One of the most important and awaited festivals of the Jews, Passover is celebrated with great pomp and show by the Jewish community all over the world. Merriment and cheerfulness come across as the principle features of this religious festivity. One more thing that is of utmost importance during Passover is the Seder plate. It is a special plate that consists of six symbolic foods used by Jews during the Passover Seder. Each of the six items reflects a special significance to the story of the exodus from Egypt, which is the spotlight of this ritual meal. Read on to get detailed information about food items on the Pesach Seder plate.
Passover Seder Plate
Maror & Chazeret
One of the foremost items that have an important place in Seder plate is bitter herbs, called maror. The essential symbolism of herbs is the bitterness and harshness of the slavery, which the Jews underwent in Egypt. While some of the Jews mix freshly grated horseradish with cooked beets and sugar to make a condiment called chrein for the maror, there are others who use curly parsley dipped in vinegar or salted water to symbolize the bitterness of slavery. As for chazeret, it is actually a name given to romaine lettuce, whose roots are bitter in taste. Horseradish or romaine lettuce, any one of the two, is eaten in fulfillment of the mitzvah of eating bitter herbs during the Seder.
Charoset is the name given to asweet, brown, pebbly mixture, which represents the mortar used by the Jewish slaves to build the storehouses of Egypt. The word charoset has been derived from the Hebrew word “cheres”, meaning clay. The drink serves a subsidiary to the maror. Before consuming maror, diners dip it into the charoset. This is mainly done to remember how hard their ancestors worked in Egypt. The charoset is traditionally made from chopped nuts, grated apples, cinnamon, and sweet red wine. A variation of the charoset is the addition of dates and honey to the traditional recipe.
The term karpas is usually referred to a vegetable, mainlyparsley, celery or boiled potato, which is dipped in salt water (which mirrors the tears of the Jewish slaves in Egypt) and then consumed. While the vegetable symbolizes the coming of spring, the salt water or vinegar mainly, reflect the pain felt by the Jews, who could only eat simple foods during their slavery in Egypt. The other notion that people believe in is that the dipping of the karpas symbolizes Josef's tunic being dipped into blood by his brothers. Karpas is usually eaten early in the Seder.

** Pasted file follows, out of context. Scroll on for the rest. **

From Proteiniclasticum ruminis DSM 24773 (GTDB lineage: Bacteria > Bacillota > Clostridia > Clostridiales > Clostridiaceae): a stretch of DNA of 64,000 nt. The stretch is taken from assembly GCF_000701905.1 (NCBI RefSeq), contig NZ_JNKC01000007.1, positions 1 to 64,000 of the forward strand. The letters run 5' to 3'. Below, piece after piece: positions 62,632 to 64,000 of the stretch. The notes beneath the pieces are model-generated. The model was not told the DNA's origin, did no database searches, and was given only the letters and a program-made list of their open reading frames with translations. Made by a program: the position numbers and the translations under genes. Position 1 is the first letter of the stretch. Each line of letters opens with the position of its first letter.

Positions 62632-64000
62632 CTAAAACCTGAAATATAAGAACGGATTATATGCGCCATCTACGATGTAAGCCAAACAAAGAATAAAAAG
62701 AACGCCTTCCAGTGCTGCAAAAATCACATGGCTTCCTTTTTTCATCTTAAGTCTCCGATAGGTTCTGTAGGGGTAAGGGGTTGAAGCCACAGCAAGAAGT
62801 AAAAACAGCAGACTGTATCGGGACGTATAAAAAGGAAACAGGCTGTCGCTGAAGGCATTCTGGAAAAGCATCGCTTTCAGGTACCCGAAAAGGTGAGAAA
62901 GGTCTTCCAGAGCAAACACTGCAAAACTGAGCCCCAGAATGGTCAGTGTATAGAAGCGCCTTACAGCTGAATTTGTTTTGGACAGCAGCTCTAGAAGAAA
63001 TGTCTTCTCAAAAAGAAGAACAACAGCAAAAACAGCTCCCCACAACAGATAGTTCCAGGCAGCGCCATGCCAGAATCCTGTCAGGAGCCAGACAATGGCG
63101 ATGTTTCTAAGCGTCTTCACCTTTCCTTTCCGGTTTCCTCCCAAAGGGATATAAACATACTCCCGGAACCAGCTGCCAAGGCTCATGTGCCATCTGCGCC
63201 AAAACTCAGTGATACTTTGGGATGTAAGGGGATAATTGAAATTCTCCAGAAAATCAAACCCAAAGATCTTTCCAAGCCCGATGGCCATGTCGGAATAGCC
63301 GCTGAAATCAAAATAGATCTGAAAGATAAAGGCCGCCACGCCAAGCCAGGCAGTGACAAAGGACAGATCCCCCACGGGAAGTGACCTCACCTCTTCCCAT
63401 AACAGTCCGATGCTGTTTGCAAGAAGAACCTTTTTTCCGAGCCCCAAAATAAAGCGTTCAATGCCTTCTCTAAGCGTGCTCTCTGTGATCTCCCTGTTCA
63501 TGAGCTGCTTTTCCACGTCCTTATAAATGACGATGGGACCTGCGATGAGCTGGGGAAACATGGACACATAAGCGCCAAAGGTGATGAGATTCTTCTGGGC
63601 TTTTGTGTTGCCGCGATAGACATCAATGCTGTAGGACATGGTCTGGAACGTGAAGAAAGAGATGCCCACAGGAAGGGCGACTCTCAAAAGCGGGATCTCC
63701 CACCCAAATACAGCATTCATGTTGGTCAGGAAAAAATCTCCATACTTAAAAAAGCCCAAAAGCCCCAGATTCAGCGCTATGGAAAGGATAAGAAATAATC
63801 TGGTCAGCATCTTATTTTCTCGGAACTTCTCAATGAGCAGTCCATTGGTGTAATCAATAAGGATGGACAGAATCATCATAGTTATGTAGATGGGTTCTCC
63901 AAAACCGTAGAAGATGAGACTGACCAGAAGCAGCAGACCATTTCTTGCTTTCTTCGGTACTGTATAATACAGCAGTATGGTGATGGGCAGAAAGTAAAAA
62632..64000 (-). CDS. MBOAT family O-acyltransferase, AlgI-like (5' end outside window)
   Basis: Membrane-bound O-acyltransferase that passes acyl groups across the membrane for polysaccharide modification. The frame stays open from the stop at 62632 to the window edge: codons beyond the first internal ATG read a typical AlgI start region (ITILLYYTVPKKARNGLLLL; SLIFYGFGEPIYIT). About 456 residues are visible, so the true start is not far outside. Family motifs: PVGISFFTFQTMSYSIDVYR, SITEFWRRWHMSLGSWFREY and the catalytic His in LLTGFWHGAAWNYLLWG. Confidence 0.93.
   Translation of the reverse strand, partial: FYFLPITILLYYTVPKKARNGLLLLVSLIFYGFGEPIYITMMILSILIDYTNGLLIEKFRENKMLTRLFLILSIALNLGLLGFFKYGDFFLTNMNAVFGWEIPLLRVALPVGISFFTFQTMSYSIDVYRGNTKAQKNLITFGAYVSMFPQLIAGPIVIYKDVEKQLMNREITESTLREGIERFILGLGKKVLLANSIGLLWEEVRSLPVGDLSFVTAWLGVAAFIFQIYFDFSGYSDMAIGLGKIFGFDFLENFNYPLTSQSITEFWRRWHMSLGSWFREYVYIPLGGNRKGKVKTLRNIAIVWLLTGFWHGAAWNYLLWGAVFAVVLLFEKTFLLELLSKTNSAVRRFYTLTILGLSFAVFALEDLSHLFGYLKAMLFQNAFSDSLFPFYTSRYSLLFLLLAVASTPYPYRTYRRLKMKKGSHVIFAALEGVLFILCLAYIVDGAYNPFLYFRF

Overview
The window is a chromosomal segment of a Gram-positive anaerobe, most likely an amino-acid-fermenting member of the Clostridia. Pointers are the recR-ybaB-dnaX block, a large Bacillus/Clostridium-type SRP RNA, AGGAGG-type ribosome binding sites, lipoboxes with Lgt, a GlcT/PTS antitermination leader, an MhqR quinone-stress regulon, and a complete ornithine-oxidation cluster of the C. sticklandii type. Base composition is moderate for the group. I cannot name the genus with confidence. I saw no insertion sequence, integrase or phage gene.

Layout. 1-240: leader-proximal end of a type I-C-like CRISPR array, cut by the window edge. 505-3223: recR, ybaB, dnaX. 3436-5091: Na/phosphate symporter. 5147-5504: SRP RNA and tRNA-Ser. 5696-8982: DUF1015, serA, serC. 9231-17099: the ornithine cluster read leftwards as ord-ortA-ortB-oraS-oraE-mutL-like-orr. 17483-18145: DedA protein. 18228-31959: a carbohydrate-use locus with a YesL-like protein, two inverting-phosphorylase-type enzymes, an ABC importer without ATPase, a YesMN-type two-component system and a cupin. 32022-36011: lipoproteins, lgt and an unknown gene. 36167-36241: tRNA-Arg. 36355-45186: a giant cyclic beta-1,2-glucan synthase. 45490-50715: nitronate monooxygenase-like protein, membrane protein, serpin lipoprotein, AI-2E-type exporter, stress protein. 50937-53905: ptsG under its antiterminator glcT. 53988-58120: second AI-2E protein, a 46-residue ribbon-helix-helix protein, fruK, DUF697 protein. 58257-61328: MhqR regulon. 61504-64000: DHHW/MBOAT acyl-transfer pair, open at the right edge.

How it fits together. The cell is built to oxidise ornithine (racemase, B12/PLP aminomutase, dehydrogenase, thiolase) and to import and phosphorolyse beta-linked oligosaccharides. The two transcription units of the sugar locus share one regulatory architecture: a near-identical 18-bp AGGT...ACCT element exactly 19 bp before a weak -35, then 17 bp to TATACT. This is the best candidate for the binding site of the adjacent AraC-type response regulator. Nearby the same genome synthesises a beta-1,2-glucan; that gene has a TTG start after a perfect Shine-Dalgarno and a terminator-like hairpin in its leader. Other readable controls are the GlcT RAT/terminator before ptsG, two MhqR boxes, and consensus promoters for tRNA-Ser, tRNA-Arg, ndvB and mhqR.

Zeroah, Hebrew term for the word 'bone', is a piece of roasted or boiled meat or poultry, preferably a shankbone. It represents the korban Pesach (the ancient Passover sacrifice), when the slaves had sacrificed a lamb in the Temple in Jerusalem, roasted it and later consumed it as part of their meal on the first Seder night, on the eve of the Exodus. Since the destruction of the Temple, Zeroah has served as a reminder of the Pesach sacrifice. While people belonging to the Ashkenazi and Sephardi traditions do not eat or handle the bone during the Seder, vegetarians use beet as a substitute for the bone, quoting Pesachim 114b as a justification.
Symbolizing the korban chagigah (festival sacrifice) that was offered in the Temple in Jerusalem and roasted and eaten as part of the meal on Seder night, Beitzah is actually a hard-boiled egg. Though both the Pesach sacrifice and the chagigah were meat offerings, chagigah is venerated by eggs as they are the first thing served to mourners after a funeral. This mainly signifies the destruction of the Temple and the inability to offer any kind of sacrifices in honor of the Pesach holiday. While mostly beitzah is not used in any way during the formal part of the seder, some people eat it with saltwater as the first course of the meal, as it serves as the visual reminder of the chagigah.